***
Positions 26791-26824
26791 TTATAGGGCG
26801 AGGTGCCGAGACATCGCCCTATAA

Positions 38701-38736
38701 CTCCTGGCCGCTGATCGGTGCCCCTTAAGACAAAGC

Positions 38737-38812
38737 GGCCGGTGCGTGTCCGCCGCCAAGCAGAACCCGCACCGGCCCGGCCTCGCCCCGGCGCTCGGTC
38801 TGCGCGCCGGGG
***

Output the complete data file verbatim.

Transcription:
Positions 26791-26824
26791 TTATAGGGCG
26801 AGGTGCCGAGACATCGCCCTATAA

Positions 38701-38736
38701 CTCCTGGCCGCTGATCGGTGCCCCTTAAGACAAAGC

Positions 38737-38812
38737 GGCCGGTGCGTGTCCGCCGCCAAGCAGAACCCGCACCGGCCCGGCCTCGCCCCGGCGCTCGGTC
38801 TGCGCGCCGGGG